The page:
All of that. All. Of. That.

Blood pumping. Passion burning. Feeling alive.

One of my other mobs: The Cup-winning Red Wings that captured my heart.

One of my other mobs: The Cup-winning Red Wings that captured my heart.

Which is why I found it so strange, so abstract, that I could watch those Victory fans last Friday night, screaming and yelling and jumping up and down and foaming at the mouth, and realised that I was just staring at them, completely unable to bridge the gap between us. The bridge of caring.

And I found myself wondering how many pieces of silverware are fought for across the globe, in how many individual sports and individual competitions within those sports, and by how many teams and cheered for by how many millions, whether from NFL to Brunswick trugo? Somebody everywhere willing to bulge at the jugular, to ride that scoreboard or that goal or that umpire’s decision; that bounce of a ball or a puck or a footy or a punch or a shot; the fans’ sporting existence living or dying on the fortunes of that moment in their chosen passion.

Ice v Mustangs at the Icehouse. Now we're talking ...

Ice v Mustangs at the Icehouse. Now we’re talking …

There’s no deep meaning to any of these observations. It’s totally okay. Those Melbourne Victory and City fans would probably stand on the glass, politely observing, when the Ice and Mustangs were going at one another’s throats, and be wistful that nobody is throwing flares.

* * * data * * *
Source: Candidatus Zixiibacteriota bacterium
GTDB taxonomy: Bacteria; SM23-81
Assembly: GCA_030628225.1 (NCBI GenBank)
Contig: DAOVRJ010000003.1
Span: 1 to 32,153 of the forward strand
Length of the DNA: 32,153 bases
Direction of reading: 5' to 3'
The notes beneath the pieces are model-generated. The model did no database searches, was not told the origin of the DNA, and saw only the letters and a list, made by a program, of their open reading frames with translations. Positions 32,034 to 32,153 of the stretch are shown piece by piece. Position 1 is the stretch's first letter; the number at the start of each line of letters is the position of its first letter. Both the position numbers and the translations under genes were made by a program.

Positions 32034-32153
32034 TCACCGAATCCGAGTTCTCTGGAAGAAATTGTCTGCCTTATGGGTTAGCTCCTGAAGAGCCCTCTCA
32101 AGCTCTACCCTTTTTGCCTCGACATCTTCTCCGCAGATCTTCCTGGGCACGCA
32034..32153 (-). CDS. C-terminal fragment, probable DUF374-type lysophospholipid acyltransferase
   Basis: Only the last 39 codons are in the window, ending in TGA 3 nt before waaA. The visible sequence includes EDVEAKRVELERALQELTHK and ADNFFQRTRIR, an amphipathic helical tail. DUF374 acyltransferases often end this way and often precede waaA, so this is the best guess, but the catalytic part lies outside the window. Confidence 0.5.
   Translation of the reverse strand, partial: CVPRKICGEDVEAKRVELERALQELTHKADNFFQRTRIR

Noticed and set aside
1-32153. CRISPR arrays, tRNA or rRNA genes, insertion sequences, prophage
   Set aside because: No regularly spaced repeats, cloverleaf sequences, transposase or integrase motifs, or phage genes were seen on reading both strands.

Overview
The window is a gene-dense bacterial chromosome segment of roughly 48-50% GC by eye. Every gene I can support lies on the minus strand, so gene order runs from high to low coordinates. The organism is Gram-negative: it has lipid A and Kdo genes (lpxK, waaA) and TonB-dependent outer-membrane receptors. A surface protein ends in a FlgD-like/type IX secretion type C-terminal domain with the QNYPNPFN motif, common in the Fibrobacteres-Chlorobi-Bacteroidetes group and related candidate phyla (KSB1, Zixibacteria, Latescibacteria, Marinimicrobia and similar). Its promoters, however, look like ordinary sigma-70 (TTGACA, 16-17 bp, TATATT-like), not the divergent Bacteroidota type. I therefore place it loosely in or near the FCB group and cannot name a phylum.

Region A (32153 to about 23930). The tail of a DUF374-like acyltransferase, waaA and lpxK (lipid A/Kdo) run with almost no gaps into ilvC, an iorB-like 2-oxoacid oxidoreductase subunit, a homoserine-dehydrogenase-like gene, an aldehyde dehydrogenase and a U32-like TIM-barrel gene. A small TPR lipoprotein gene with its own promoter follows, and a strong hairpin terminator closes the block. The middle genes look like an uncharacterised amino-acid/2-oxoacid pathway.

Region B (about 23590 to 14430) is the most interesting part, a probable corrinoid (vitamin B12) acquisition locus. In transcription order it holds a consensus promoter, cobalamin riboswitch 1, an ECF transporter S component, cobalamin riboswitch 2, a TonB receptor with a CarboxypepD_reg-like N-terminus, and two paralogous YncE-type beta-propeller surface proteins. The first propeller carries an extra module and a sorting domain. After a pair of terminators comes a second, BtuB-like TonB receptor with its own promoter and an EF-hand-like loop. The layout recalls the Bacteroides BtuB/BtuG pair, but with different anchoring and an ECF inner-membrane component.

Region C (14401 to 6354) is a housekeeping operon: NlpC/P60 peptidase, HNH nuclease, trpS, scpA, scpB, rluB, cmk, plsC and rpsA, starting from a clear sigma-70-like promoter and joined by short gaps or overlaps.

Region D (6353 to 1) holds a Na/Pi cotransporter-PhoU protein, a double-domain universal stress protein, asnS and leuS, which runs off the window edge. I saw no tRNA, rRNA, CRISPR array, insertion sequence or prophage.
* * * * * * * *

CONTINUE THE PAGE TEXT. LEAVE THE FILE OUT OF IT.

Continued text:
Each to their own, I say, and go the winner in this weekend’s A-League grand final.

I wish those chanting, excitable hordes well.

I’ll just be watching the hockey and the Tigers. It’s what I do.


Guest blog: Author Will Brodie’s two hockey lives

WORLD EXCLUSIVE: Nicko writes: I met Will Brodie through mutual writing/journalism friends quite a few years ago, and before my hockey adventure began, so the fact that he’d played as a kid didn’t resonate with me at the time, as it does now. However, as he’s rediscovered his love of the sport, and played a vital role in getting media oxygen for the AIHL at The Age Online, and now through his excellent book, ‘Reality Check‘, it’s been fun to see him reestablish himself in our crazy world. A while ago, I invited hockey players to write for the blog and had a series of guest writer ‘origin stories’ as a result. That offer has always remained open (and remains open, for anybody who wants to tell their story). Will found time, between marketing and selling ‘Reality Check’, to tell his yarn. Here it is:

A tale of two hockey lives